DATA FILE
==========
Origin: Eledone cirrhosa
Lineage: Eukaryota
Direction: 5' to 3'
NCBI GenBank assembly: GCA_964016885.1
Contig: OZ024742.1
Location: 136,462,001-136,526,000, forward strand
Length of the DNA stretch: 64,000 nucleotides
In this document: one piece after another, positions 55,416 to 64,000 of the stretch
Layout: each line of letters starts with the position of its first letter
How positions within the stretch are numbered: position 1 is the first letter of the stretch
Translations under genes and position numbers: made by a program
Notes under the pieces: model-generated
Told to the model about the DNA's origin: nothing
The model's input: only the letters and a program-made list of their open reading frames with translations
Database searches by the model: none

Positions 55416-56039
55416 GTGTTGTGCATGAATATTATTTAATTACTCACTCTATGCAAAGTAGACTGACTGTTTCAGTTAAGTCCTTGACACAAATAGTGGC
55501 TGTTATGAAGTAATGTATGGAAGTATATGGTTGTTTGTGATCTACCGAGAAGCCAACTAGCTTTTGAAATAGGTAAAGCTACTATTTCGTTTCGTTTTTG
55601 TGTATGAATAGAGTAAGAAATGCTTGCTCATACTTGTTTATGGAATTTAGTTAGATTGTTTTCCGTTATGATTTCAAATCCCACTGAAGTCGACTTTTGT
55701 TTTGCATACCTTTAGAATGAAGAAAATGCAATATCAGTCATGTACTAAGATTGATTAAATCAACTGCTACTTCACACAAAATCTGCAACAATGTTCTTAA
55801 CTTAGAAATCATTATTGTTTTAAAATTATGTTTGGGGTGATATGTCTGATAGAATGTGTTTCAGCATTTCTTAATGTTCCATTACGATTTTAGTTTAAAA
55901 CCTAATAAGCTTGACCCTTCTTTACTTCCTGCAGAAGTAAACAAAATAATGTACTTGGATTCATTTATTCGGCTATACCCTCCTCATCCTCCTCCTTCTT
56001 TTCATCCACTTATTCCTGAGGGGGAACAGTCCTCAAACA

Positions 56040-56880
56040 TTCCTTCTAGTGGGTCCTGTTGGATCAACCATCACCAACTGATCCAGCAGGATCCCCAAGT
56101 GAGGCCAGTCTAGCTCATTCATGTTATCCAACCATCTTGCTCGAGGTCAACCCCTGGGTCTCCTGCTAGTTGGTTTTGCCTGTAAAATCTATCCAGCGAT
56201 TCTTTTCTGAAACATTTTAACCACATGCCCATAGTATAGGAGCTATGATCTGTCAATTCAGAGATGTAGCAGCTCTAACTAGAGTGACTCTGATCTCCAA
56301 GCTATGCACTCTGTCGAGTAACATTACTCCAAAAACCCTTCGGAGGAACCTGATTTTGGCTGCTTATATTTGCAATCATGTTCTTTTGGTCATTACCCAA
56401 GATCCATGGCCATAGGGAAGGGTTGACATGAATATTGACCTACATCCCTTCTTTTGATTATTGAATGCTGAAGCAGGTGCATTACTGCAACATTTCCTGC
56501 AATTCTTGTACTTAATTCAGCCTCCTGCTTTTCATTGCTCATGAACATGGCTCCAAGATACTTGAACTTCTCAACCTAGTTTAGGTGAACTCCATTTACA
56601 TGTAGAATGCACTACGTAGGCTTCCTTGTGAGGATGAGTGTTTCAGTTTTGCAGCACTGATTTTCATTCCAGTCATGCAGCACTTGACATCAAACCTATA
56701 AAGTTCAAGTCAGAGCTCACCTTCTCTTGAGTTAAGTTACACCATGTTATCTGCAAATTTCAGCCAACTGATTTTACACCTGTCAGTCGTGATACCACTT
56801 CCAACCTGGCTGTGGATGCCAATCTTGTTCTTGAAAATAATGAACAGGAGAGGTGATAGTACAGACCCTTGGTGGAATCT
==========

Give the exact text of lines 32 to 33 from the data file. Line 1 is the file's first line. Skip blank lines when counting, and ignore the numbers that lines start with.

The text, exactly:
56701 AAGTTCAAGTCAGAGCTCACCTTCTCTTGAGTTAAGTTACACCATGTTATCTGCAAATTTCAGCCAACTGATTTTACACCTGTCAGTCGTGATACCACTT
56801 CCAACCTGGCTGTGGATGCCAATCTTGTTCTTGAAAATAATGAACAGGAGAGGTGATAGTACAGACCCTTGGTGGAATCT